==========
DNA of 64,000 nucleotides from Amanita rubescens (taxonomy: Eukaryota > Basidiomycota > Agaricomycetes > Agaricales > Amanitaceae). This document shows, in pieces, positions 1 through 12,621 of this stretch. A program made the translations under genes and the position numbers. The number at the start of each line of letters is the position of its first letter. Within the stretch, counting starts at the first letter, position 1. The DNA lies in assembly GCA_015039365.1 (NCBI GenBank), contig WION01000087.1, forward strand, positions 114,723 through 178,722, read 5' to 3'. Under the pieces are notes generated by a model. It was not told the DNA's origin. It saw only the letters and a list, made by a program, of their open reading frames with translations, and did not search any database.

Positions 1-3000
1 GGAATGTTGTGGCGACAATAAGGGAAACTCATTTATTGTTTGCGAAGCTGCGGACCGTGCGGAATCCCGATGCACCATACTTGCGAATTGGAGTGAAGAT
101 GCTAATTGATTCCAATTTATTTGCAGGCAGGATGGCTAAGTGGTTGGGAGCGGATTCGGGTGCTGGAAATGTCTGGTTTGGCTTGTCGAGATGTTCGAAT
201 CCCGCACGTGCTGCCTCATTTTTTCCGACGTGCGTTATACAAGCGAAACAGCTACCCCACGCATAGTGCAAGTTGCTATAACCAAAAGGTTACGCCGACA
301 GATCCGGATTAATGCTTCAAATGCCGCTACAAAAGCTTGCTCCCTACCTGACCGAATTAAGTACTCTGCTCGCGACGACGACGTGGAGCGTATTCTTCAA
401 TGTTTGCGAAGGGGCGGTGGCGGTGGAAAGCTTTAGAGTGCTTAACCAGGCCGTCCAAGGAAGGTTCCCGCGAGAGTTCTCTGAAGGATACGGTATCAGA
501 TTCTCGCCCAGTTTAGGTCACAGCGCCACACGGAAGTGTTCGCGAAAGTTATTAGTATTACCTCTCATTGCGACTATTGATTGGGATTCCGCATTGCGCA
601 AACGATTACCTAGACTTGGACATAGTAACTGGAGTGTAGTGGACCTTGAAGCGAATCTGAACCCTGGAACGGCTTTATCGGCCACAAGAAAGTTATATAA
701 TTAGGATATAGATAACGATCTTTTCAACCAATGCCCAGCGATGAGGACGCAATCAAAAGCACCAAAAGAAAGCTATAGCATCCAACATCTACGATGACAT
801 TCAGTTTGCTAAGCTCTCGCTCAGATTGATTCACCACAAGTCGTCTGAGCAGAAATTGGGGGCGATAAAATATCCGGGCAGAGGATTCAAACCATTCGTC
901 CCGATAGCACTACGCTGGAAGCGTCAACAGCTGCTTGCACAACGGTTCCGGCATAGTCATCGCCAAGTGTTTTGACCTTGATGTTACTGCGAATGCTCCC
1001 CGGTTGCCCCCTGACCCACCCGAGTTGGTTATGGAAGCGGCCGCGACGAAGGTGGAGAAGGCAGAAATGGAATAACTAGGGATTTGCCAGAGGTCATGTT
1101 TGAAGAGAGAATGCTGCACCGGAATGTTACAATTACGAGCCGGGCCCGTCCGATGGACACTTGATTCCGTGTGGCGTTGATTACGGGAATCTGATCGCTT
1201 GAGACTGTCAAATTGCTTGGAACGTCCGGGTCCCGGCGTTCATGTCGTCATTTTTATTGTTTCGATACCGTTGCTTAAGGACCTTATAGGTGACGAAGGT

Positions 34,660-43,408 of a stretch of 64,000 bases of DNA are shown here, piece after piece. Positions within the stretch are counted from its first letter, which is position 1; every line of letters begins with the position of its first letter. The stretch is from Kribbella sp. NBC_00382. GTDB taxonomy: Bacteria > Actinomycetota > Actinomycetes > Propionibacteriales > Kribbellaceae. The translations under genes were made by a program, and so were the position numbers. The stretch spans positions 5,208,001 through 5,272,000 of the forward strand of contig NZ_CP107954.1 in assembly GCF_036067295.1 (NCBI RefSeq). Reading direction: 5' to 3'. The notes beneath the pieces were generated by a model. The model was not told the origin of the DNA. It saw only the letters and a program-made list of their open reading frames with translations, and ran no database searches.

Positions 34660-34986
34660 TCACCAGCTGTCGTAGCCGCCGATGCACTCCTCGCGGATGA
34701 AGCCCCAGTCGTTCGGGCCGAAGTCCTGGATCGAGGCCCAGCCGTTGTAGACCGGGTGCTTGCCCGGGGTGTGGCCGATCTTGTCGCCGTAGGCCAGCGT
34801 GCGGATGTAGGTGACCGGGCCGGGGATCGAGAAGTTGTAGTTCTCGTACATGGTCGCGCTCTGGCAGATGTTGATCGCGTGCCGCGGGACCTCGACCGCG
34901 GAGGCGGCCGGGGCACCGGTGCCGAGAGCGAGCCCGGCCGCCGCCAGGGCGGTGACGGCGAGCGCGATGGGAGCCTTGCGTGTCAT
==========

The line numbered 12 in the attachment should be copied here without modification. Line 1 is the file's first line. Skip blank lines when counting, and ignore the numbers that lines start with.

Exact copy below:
901 CCGATAGCACTACGCTGGAAGCGTCAACAGCTGCTTGCACAACGGTTCCGGCATAGTCATCGCCAAGTGTTTTGACCTTGATGTTACTGCGAATGCTCCC